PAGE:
Projects: Soil-plant-atmosphere continuum
- The role of biogenic volatile organic compounds in regional ozone formation under global warming: investigation in the Mediterranean Basin
- Measurement-Based Modeling of Methyl halides emission in the Dead Sea
- Investigating the impact of alternative fuels for transportation using a detailed chemical atmospheric model
- Improving Israeli wheat productivity under exposure to ozone
- Ozone uptake by vegetation under semi-arid and Mediterranean conditions
- Irrigation scheduling for row crops using potential evapotranspiration and rain forecasting
The role of biogenic volatile organic compounds in regional ozone formation under global warming: investigation in the Mediterranean Basin
The Hebrew University/ The Jerusalem college of Technology (funded by the Israel Science Foundation), Berkeley University.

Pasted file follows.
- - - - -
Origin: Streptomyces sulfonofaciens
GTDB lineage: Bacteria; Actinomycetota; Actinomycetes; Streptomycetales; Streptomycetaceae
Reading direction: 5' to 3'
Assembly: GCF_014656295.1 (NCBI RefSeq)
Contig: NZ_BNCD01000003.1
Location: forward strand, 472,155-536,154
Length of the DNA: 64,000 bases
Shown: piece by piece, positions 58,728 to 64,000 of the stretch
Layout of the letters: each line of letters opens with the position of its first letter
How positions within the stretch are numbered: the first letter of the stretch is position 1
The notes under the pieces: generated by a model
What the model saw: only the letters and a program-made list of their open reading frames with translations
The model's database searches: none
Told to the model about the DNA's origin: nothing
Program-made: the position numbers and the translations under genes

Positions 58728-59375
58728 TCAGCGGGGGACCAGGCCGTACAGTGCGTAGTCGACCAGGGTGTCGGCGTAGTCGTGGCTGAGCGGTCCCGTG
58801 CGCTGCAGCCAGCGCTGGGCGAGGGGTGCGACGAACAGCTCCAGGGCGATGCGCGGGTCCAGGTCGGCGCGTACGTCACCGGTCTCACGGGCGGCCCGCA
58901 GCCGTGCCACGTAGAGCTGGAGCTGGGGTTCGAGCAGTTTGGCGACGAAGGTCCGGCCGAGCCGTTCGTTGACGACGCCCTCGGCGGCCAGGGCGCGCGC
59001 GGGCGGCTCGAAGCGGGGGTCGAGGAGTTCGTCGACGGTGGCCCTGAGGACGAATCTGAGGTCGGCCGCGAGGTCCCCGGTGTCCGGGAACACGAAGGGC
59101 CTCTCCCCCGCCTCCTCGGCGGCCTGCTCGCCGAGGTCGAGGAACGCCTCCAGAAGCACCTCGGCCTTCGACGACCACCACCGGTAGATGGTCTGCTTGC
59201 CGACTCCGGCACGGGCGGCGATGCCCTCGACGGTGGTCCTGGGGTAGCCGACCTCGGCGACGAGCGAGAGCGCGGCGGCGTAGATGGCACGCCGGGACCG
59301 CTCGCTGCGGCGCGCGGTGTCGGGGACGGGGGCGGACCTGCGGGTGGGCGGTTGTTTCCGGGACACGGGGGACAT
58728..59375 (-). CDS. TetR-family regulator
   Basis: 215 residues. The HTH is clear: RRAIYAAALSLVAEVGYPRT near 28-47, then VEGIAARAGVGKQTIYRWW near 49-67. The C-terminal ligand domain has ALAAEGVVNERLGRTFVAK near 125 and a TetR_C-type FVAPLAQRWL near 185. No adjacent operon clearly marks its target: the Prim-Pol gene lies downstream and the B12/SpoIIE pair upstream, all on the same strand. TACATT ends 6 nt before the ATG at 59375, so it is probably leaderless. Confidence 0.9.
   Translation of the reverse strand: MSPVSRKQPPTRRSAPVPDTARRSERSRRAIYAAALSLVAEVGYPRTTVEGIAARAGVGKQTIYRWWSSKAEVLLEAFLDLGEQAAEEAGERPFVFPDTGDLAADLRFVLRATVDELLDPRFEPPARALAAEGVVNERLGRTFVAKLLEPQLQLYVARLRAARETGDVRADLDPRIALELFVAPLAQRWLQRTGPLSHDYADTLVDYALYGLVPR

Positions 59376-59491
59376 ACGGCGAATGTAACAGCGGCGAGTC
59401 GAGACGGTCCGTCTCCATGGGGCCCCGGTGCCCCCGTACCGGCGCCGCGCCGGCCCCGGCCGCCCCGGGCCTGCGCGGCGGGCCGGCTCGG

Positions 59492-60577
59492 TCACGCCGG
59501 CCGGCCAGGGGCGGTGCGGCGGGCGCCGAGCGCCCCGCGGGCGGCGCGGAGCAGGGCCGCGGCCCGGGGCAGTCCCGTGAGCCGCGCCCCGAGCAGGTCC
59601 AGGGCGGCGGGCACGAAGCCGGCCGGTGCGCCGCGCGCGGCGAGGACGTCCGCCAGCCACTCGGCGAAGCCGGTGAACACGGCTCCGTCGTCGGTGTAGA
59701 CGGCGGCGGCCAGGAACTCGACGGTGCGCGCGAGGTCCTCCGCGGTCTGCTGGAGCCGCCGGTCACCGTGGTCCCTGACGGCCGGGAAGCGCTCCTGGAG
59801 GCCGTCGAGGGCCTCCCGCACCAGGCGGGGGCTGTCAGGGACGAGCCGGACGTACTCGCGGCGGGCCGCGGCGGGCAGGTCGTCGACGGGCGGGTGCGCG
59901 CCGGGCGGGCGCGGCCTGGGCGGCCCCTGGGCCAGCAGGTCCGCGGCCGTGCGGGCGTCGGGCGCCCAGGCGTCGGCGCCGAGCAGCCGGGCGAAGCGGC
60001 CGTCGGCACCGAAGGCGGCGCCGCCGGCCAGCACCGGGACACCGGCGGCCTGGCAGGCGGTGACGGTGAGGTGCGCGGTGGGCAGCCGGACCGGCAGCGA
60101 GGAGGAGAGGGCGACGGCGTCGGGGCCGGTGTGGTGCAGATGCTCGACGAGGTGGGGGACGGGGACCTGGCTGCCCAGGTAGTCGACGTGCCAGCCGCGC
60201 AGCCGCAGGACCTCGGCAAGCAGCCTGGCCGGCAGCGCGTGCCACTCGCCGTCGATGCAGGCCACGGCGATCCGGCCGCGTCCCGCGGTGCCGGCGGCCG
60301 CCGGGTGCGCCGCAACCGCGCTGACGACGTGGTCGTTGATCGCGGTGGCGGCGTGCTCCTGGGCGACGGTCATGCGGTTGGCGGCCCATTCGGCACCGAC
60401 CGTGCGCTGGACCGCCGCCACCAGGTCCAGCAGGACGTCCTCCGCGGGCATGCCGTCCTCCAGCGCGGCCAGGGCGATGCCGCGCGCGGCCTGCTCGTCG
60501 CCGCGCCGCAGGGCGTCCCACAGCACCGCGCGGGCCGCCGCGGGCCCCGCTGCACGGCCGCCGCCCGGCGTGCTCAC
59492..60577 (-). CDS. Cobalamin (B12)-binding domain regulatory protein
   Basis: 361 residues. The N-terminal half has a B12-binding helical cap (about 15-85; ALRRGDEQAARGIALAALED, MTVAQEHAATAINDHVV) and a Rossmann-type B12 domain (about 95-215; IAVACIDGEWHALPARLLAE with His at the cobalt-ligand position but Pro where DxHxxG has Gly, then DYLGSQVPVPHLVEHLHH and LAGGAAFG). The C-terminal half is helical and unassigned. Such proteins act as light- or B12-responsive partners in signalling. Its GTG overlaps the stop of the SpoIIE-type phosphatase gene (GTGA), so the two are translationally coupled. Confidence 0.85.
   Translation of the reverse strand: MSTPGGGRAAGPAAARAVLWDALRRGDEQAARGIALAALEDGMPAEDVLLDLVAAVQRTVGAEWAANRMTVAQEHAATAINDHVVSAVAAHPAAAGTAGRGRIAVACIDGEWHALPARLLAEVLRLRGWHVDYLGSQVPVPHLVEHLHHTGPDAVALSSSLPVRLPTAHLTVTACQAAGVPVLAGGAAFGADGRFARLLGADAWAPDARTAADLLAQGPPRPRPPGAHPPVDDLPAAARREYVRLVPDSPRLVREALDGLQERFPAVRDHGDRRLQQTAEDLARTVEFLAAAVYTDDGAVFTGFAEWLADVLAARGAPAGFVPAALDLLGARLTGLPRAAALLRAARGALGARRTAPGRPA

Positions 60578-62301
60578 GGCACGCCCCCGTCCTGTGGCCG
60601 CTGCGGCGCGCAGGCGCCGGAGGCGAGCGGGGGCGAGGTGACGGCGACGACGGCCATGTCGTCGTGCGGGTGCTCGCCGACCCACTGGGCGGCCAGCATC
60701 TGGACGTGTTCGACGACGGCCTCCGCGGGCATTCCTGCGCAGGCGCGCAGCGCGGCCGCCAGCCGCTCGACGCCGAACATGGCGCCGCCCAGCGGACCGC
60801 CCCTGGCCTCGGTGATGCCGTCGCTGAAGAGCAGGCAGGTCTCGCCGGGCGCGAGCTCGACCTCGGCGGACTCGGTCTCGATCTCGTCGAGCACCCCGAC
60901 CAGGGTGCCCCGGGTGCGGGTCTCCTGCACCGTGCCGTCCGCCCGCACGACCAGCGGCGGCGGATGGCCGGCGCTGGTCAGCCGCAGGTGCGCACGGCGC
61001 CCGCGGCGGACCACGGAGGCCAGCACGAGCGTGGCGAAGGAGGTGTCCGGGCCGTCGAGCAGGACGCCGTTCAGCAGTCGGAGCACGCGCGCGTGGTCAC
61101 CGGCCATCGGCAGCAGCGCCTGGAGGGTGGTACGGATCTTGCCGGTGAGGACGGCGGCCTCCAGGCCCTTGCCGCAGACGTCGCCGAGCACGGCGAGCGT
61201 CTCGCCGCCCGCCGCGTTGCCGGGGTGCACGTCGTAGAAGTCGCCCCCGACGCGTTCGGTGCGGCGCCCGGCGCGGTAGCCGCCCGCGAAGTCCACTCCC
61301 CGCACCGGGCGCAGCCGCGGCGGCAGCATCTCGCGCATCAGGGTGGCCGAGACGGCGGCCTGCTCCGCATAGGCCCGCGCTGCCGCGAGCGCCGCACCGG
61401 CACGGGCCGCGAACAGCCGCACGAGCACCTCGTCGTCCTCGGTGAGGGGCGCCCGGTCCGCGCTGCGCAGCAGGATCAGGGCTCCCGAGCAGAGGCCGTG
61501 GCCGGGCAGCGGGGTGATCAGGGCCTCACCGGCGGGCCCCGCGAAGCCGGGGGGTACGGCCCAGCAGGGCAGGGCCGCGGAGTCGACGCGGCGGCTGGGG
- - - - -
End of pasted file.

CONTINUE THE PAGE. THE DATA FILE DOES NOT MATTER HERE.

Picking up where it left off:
Qian Li, Maor Gabay, Chen Cohen, Tali Rodkov
Starting year - 2015
Biogenic volatile organic compounds (BVOCs) emitted from vegetation account for approximately 90% of total global VOC emissions. BVOCs play important roles in key processes, which affect air pollution, the radiation budget and climate. Mediterranean regions are occasionally characterized by strong photochemical activity and high ozone (O3) concentrations. Emission of BVOCs in Mediterranean forests are at relatively high rates, induced by high temperatures and sunny conditions and have been of special interest in the past few decades because they have been identified as an important factor in regional air pollution control strategies and climate related properties. Global warming acts to increase temperature and dryness in Mediterranean regions, which in turn leads to an increase in O3 concentrations. Drought conditions, high temperature and high O3 levels, are also recognized as stress factors which enhance and change BVOC emission rates and patterns.